It’s a long story and it didn’t come naturally. As a young scientist, when I started out my primary focus was to publish scientific papers and secure my tenure. But shortly after joining the Hebrew University of Jerusalem, over a serendipitous lunch with the co-founder of a company I was consulting for, I found myself deferring publication of my scientific paper until a patent application covering my research findings had been filed. I was also offered a handsome research grant to find an application for my research and a promise from the co-founder that if I found a useful application, he would establish a company and give me 4 percent equity in it and a fair share of licensing royalties. Needless to say, I did find a useful application for the research, which led to us setting up Futuragene, which was later acquired by Suzano, one of Brazil’s largest paper companies, for USD 100 million. It was a great success, but it made me realize that I could do more with my research; it didn’t need to end in a scientific paper. That was my first exposure to patents and their importance in driving economies.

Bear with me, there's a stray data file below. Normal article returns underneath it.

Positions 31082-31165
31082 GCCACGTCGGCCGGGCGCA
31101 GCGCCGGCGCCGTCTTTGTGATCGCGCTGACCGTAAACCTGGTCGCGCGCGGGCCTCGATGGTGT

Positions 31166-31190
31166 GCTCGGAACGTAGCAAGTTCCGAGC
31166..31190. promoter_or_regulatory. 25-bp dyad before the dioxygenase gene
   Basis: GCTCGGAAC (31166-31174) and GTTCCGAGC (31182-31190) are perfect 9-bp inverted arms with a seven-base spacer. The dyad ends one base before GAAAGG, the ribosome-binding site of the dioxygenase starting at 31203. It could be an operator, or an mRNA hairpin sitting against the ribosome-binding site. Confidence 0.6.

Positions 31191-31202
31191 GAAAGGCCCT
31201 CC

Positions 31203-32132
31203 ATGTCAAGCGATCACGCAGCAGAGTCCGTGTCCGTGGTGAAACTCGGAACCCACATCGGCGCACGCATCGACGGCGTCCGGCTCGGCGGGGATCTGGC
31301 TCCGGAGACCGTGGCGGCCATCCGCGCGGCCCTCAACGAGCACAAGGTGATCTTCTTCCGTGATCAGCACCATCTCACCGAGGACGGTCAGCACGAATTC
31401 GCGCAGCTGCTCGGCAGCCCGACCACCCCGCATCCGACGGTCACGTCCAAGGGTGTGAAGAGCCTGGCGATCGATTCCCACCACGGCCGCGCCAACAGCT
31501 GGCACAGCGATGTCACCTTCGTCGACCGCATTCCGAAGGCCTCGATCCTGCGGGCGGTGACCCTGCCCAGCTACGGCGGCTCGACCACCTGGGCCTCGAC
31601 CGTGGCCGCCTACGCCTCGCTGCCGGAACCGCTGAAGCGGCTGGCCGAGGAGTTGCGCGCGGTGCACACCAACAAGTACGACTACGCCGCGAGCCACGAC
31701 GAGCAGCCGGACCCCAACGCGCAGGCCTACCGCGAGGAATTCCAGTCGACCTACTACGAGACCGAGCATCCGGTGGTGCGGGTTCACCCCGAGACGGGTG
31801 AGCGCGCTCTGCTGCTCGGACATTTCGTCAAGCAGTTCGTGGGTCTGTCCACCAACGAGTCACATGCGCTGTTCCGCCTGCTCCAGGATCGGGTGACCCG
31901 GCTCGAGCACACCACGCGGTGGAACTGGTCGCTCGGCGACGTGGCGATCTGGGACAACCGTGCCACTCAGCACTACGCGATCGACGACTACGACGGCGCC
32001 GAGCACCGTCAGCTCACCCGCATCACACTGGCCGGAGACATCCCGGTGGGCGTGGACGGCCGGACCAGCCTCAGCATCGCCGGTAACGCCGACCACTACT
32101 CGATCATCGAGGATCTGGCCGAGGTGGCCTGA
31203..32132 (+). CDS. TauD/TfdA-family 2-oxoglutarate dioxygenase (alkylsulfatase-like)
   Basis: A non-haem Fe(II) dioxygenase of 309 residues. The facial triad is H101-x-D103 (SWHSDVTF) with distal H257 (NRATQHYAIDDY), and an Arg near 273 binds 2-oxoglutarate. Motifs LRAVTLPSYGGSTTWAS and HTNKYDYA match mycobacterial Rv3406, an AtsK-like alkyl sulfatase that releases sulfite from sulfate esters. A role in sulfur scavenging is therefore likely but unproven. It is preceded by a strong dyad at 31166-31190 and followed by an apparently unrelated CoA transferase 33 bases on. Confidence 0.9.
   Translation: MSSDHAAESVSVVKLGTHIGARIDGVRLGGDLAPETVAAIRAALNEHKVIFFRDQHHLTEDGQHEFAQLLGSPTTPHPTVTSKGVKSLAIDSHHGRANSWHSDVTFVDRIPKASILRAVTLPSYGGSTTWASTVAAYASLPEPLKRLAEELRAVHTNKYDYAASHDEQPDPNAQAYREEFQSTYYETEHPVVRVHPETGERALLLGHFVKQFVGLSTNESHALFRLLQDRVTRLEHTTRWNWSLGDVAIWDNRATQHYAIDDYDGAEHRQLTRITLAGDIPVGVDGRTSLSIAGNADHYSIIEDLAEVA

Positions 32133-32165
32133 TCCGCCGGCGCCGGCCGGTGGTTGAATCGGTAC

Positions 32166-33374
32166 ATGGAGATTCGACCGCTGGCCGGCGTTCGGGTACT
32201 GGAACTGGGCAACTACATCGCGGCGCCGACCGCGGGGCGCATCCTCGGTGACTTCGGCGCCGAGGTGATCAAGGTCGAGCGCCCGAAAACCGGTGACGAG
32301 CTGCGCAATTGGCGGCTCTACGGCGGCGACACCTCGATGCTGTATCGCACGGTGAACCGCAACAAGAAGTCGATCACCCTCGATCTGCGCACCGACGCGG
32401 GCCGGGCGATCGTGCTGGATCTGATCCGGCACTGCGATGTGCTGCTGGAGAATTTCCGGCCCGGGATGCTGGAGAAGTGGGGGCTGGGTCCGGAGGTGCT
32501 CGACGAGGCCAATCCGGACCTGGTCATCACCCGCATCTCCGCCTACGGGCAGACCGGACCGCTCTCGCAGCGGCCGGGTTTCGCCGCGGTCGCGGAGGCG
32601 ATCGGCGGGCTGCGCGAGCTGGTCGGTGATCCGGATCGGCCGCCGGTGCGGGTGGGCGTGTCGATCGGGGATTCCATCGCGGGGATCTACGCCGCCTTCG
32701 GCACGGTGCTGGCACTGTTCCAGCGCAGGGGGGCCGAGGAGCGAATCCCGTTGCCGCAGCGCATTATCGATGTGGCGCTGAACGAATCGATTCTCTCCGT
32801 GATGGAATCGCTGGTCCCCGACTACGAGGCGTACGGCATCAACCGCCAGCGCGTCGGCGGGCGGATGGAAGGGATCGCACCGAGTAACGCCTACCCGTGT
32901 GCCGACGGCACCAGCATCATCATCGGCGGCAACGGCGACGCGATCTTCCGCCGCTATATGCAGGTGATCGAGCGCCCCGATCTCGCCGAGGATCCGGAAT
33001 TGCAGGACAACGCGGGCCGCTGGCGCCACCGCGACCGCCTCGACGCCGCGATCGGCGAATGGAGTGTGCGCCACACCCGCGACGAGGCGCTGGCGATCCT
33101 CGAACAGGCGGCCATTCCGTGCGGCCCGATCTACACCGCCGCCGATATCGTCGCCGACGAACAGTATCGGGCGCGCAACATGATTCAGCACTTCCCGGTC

Professor Shoseyov has authored or co-authored more than 200 scientific publications and holds 62 patents.
He is the scientific founder of 14 companies. Among them are:
- Futuragene Limited, which develops transgenic eucalyptus trees for the pulp and paper industry.
- Collplant Limited, which produces human recombinant Type I collagen in transgenic plants for medical implants used in tissue engineering and regenerative medicine.
- Biobetter Limited, which produces therapeutic antibodies in tobacco plants.
- GemmaCert Limited, which offers a smart solution to assure the standardization of medical cannabis products.
- SP-Nano materials Limited, which manufactures protein-based nano-coating solutions for the composite industry.
- Melodea Limited, which develops and manufactures CNC from paper sludge for structural foam, composites and adhesives.